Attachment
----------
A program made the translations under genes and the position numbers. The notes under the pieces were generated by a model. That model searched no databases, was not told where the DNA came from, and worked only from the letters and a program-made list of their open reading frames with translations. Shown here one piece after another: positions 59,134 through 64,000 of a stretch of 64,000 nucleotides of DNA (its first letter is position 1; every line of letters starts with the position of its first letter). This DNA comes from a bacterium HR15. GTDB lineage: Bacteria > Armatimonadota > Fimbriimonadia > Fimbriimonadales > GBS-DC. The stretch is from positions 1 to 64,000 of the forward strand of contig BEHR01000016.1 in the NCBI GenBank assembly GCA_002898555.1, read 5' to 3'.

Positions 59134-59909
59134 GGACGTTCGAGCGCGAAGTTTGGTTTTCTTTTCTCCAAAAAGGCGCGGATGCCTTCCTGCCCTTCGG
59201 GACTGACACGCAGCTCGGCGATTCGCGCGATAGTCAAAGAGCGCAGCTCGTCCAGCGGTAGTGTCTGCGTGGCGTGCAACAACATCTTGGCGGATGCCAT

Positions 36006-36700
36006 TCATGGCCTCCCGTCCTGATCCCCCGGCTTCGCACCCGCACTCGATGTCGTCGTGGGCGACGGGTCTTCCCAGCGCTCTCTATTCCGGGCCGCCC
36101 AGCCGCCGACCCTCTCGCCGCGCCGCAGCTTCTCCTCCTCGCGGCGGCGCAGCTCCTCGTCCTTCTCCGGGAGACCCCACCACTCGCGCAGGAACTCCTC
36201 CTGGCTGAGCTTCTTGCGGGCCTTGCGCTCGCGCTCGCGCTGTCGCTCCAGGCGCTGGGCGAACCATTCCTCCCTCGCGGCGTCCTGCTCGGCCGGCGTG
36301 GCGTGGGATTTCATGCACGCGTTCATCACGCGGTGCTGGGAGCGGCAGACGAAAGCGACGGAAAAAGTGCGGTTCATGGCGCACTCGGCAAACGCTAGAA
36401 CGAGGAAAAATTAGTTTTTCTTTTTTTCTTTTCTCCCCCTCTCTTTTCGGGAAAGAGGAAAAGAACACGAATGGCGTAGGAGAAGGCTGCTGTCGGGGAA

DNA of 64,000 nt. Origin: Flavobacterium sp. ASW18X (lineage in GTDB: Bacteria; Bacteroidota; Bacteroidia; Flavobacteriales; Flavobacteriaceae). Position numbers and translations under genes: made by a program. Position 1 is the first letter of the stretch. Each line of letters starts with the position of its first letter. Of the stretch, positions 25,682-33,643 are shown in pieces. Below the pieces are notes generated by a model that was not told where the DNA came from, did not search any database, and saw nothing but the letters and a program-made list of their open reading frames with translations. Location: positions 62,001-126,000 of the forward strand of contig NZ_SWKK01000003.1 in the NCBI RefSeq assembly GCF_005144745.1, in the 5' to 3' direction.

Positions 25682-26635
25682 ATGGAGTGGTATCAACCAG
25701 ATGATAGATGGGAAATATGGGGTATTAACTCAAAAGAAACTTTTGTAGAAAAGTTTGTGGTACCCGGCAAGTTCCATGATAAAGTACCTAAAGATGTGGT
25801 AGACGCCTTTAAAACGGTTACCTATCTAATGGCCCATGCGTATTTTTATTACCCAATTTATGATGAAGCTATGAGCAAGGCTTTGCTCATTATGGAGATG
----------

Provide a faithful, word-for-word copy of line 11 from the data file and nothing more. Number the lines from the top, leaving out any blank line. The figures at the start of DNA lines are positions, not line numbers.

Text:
DNA of 64,000 nt. Origin: Flavobacterium sp. ASW18X (lineage in GTDB: Bacteria; Bacteroidota; Bacteroidia; Flavobacteriales; Flavobacteriaceae). Position numbers and translations under genes: made by a program. Position 1 is the first letter of the stretch. Each line of letters starts with the position of its first letter. Of the stretch, positions 25,682-33,643 are shown in pieces. Below the pieces are notes generated by a model that was not told where the DNA came from, did not search any database, and saw nothing but the letters and a program-made list of their open reading frames with translations. Location: positions 62,001-126,000 of the forward strand of contig NZ_SWKK01000003.1 in the NCBI RefSeq assembly GCF_005144745.1, in the 5' to 3' direction.